Where a transfer takes place not in execution of a simple money decree or by private treaty, but at the instance of a prior or subsequent mortgagee, who is no party to the litigation Section 52 or the principles on which Section 52 is based, has no application whatsoever. The reasons are these. There is no difference in principle between a private sale and a sale held in execution of a simple money decree after attachment. A judgment-debtor has failde to pay while he could pay by Belling his property. The Court seizes the property and sells it for the judgment-debtor for the benefit of the judgment-creditor. There, the only right that passes to the auction purchaser is the right, title and interest of the judgment-debtor alone and none of the decree-holder, who has no interest whatsoever in the property attached and sold. In the case of a sale under a mortgage the transfer has already taken place at the date of the mortgage and what follows, namely, the subsequent sale in execution of the mortgage decree, is nothing but the logical effect of a transfer which took place sometime ago and not during the pendency of the suit by the prior mortgagee.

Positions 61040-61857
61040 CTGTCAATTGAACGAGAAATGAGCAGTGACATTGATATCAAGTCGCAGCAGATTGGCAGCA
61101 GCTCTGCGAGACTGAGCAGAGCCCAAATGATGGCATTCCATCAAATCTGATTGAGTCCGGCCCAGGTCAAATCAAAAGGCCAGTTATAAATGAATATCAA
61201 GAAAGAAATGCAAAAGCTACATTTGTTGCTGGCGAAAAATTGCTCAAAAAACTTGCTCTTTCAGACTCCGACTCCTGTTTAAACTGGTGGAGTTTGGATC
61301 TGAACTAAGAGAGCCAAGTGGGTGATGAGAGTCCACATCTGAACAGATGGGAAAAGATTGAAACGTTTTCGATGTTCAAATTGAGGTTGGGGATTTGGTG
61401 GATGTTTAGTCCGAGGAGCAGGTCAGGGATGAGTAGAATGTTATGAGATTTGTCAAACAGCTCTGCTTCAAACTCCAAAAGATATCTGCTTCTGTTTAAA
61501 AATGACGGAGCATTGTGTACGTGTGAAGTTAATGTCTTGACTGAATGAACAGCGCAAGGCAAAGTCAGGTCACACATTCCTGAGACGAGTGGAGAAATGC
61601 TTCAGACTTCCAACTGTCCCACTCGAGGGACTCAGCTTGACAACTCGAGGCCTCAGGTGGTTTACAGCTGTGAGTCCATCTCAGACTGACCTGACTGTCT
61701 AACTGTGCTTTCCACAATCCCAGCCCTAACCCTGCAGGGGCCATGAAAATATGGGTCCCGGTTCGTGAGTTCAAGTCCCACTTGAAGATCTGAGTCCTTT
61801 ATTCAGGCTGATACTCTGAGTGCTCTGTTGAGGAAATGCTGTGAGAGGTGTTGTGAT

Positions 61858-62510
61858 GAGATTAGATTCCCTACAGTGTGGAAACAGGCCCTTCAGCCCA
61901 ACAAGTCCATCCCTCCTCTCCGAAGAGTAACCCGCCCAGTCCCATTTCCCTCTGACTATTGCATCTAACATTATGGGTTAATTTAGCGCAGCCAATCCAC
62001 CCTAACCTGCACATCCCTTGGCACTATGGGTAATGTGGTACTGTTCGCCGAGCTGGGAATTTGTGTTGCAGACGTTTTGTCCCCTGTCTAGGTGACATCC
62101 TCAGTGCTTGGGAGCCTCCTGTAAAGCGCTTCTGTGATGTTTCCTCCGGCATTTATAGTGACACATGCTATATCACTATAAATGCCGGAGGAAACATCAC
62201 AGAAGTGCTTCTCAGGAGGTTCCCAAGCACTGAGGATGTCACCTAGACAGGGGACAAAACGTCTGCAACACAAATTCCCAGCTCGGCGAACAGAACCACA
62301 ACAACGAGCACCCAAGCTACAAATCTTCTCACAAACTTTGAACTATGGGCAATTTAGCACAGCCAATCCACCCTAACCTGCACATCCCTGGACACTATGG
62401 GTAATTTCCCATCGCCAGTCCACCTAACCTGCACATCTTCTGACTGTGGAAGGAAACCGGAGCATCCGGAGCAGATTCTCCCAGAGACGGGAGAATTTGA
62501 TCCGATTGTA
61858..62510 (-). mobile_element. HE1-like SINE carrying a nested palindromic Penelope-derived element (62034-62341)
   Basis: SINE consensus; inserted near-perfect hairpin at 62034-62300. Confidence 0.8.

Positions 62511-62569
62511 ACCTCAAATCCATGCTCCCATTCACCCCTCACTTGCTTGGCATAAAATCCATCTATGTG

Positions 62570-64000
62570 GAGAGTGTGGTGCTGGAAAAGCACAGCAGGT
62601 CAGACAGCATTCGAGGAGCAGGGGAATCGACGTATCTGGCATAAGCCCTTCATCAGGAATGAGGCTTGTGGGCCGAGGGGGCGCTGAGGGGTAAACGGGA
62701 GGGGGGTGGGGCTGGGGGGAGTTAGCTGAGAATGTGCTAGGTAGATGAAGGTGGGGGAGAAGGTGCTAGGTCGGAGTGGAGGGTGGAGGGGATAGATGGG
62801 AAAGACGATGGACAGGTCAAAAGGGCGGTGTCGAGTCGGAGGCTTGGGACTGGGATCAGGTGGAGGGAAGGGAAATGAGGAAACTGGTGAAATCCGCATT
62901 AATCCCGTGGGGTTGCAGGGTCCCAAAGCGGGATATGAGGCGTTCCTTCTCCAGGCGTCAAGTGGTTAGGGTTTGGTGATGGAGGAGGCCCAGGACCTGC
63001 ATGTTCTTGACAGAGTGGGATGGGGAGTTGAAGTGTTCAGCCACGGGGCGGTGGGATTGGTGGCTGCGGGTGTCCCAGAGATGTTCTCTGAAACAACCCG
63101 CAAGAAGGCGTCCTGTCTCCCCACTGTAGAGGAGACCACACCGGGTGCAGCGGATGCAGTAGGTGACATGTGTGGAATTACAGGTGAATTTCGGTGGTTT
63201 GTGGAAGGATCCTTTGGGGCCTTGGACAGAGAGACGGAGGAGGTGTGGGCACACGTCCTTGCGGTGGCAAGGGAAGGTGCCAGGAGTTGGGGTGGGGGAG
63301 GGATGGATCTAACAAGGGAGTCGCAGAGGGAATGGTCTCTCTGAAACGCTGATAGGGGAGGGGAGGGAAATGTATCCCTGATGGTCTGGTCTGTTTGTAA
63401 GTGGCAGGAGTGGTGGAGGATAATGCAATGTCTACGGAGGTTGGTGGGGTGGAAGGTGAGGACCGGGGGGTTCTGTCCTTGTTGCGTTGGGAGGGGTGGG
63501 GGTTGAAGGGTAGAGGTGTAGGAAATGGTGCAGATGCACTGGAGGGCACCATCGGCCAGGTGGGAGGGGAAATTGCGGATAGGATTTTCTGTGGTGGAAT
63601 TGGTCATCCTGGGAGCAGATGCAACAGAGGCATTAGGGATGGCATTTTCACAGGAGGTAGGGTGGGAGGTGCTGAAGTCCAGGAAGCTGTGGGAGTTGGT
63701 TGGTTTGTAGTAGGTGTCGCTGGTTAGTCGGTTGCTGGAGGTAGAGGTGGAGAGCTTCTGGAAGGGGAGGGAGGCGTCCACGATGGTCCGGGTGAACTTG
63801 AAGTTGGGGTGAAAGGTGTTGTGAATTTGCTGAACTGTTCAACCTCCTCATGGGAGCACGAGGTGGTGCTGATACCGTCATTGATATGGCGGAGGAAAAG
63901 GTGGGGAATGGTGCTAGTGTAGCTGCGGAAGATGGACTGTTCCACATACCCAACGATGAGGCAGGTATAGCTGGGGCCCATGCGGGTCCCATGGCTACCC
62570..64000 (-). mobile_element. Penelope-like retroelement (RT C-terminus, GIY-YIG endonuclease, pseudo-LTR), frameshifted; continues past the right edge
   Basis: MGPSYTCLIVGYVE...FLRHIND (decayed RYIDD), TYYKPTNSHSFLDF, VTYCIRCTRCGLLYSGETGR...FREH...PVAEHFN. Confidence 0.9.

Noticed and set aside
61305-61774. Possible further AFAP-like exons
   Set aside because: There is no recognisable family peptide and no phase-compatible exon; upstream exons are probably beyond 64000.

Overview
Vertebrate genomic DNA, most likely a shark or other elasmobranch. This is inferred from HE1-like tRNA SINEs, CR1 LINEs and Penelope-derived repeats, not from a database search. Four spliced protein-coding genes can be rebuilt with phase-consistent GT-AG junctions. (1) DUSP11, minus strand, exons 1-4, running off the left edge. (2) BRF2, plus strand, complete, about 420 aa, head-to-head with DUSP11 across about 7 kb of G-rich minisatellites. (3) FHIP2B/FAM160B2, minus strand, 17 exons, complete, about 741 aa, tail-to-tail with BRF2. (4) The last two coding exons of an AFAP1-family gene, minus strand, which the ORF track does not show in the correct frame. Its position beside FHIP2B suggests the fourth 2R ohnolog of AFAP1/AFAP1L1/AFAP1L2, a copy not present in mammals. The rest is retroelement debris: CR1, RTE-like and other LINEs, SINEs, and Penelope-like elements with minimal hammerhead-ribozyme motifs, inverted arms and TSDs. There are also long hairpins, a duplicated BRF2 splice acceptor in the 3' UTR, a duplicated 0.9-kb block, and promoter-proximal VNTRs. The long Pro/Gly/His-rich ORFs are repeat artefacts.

11. Mookerji J. also observed that the sale in execution of a mortgage decree transfers not only the interest of the mortgagor, but also the interest of the mortgagee himself. In Har Pershad Lal v. Dal Mardan Singh ('05) 32 Cal. 891 during the pendency of a suit on the first mortgage by the first mortgagee the second mortgagee instituted a suit on his second mortgage and purchased the property in execution of the decree obtained in that suit. The suit on the first mortgage was subsequently decreed and in execution of that decree the property was again put to sale and the first mortgagee purchased it at that sale. Each of these suits was without' impleading the other. The first mortgagee on the strength of his purchase in execution of his decree instituted a suit to recover ' possession of the property from the second mortgagee purchaser. In this suit one of the questions raised was whether the purchase by the second mortgagee was affected by the rale of lis pendens. Rampini J. observed: